How do you determine which countries to advertise to? Let us know in the comments!

Photo by Greg Rosenke on Unsplash


  1. Great post Brian!! Tell you my situation: In my case, algorithmic playlists in Spain are 46% of my streams. But Spain listeners only play 2.1 my songs (only have 2 songs released so far). But on México, my algorithmic playlists are only 11% when they as a listeners play 4.5 times my two songs. Spotify is playlisting my song in algorithmic playlists in Spain, but México is getting way better results in plays, saves, and ads to a playlist. So I guess Spotify does not always find the best listener. At least, in my case so far.

    1. Interesting! I haven’t spent a lot of time looking at those engagement metrics, but I just checked…

      For me, Spain generates 4.925 streams per listener, Mexico 3.743, and US 2.896. Which is funny because my ads don’t usually do well in Spain! And of course I’m glad Spotify keeps pushing my tracks to US listeners.

      That particular metric may be influenced more by whether people are listening through playlists or not. If so, they’re probably less likely to generate repeat streams.

      I’m blanking on where you’re located, but that could also be a factor!

    1. I’m using LANDR, DistroKid, and CD Baby, and I’m not completely happy with any of them!

      LANDR has short TikTok clips and doesn’t let you choose the start time that I’m aware of. Cover song licensing doesn’t cover Brazil, Mexico, India, or Pakistan. DistroKid is way too expensive for cover songs ($1 per month forever). CD Baby takes a 9% cut.

      Assuming you’re releasing mostly originals, DistroKid is my first choice. I’ve even got a discount link here.

  2. That’s interesting! My new single- which is a retro Synthwave and 80s pop rock blend has a huge number of streams in Germany as well. Great country to target this kind of music!

    I’m part German, so good to know one of my home country backgrounds is receptive, haha

      1. Brian, can you tell me if there is a phone number that someone can help me with trying to reach people in Germany and also America that’s my target I would like to speak to someone to see how I can do better at reaching the public

  3. I spend 80 USD to realize that Ukraine and some other countries don’t work and now found your blog.

    Good job. Wish you all best.

  4. Hi Brian,

    thank you so much for all the knowledge and experiences you’ve share through your blog, those have been incredibly helpful.

    I have one question I wanted to ask you: how in the world are you getting such low CPM?

    I’m doing a campaign targeting your exact same countries (minus Russia, for obvious reasons) and my CPM are triple if not more than what you have.

    For example, Brazil costs me 3.62€ CPM, Mexico (one of my best performing countries) 2.34€ CPM and Argentina 2.43€ CPM.
    My average CPM among all the countries is a whooping 2,72€ compared to 0,74$.

    Did Meta increase the CPM?


    1. This is an old post, so costs have almost certainly gone up. Let me check…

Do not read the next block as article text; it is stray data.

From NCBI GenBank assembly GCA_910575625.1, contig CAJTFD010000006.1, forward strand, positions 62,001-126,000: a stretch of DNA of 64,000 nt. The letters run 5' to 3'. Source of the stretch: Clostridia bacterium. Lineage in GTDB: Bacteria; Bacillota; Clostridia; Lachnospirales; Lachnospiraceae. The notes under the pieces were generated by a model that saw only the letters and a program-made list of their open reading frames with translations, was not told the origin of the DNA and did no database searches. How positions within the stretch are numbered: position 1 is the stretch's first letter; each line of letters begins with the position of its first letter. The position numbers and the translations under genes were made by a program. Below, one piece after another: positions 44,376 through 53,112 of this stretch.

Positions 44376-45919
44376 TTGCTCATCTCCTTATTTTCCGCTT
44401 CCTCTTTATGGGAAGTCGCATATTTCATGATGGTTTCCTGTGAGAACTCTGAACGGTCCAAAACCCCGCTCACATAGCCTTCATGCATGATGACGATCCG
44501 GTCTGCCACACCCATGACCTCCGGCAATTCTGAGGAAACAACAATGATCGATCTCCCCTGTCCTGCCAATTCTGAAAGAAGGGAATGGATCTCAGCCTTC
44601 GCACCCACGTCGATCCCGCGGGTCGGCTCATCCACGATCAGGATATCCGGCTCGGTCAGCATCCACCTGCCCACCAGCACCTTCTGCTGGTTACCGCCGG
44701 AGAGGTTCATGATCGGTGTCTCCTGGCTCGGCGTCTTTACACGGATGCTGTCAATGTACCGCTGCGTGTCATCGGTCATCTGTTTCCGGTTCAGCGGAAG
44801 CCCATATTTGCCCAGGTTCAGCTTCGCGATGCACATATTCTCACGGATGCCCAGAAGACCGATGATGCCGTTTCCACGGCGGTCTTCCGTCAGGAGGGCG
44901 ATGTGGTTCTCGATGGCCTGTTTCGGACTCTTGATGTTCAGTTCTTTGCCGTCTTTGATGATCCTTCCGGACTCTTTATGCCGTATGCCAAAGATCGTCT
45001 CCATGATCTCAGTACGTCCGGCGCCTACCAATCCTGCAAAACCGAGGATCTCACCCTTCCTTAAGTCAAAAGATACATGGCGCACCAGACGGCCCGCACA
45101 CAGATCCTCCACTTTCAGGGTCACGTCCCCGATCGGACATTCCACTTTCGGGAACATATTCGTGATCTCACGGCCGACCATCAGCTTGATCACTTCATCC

Looking at the last 7 days of my Vocal Synthwave Retrowave playlist ads to Tier 1 & 2 countries, I’m paying $1.57 to Mexico and $2.14 to Brazil.

      My This Is Color Theory ads are to Tier 1 countries only, the top one being Sweden for only $3.43. Very happy with this!

      1. Thank you for sharing your current data!

        Meta definitely has increased the prices and I’m also probably doing something sub-optimal, as I see your $1.57 to Mexico vs my 3.62€ which is more than double the price.

        I guess there’s also the variable about how good a certain song/ad performs in a country.

        There are some countries which I’ve tried which are just plain insane. Australia is 26€ CPM ! I’ll definitely not be advertising there! 😛

        Thanks again, looking forward your new posts!

        1. Like you said, it depends on a lot of factors. Meta may think you’ll do better with more “expensive” people, but my music appeals to cheap people. 😉

  5. Having setup my ads account and Pixel, am I good to go running ads using Hypeddit Pro, or I need to still register for SGE? Thanks.

  6. Do you fine tune your targeting by only genre or do you use similar artists? I have tweaked countries and target info for 5 song releases and am re-running one of them again (only $100 budget per song) and I can’t seem to get over 10% engagement from visits to clicks. My lowest cost per result on an ad is $0.70. I know we have good music and it is professionally recorded. What am I missing? Getting more spins from Submithub playlisting for now, but everyone says ads are better…


    1. To answer your question, neither! I only target “Spotify” and let Ads Manager take care of the rest. Looking at my past 7 days, I’m getting 80% clicks/visits on Instagram and 62% on Facebook, which is much better than I remember!

      It’s hard to say what’s not working, but $0.70 is high even for US-only. If your music is good enough to get accepted by SubmitHub curators, it should be good enough for casual social media listeners!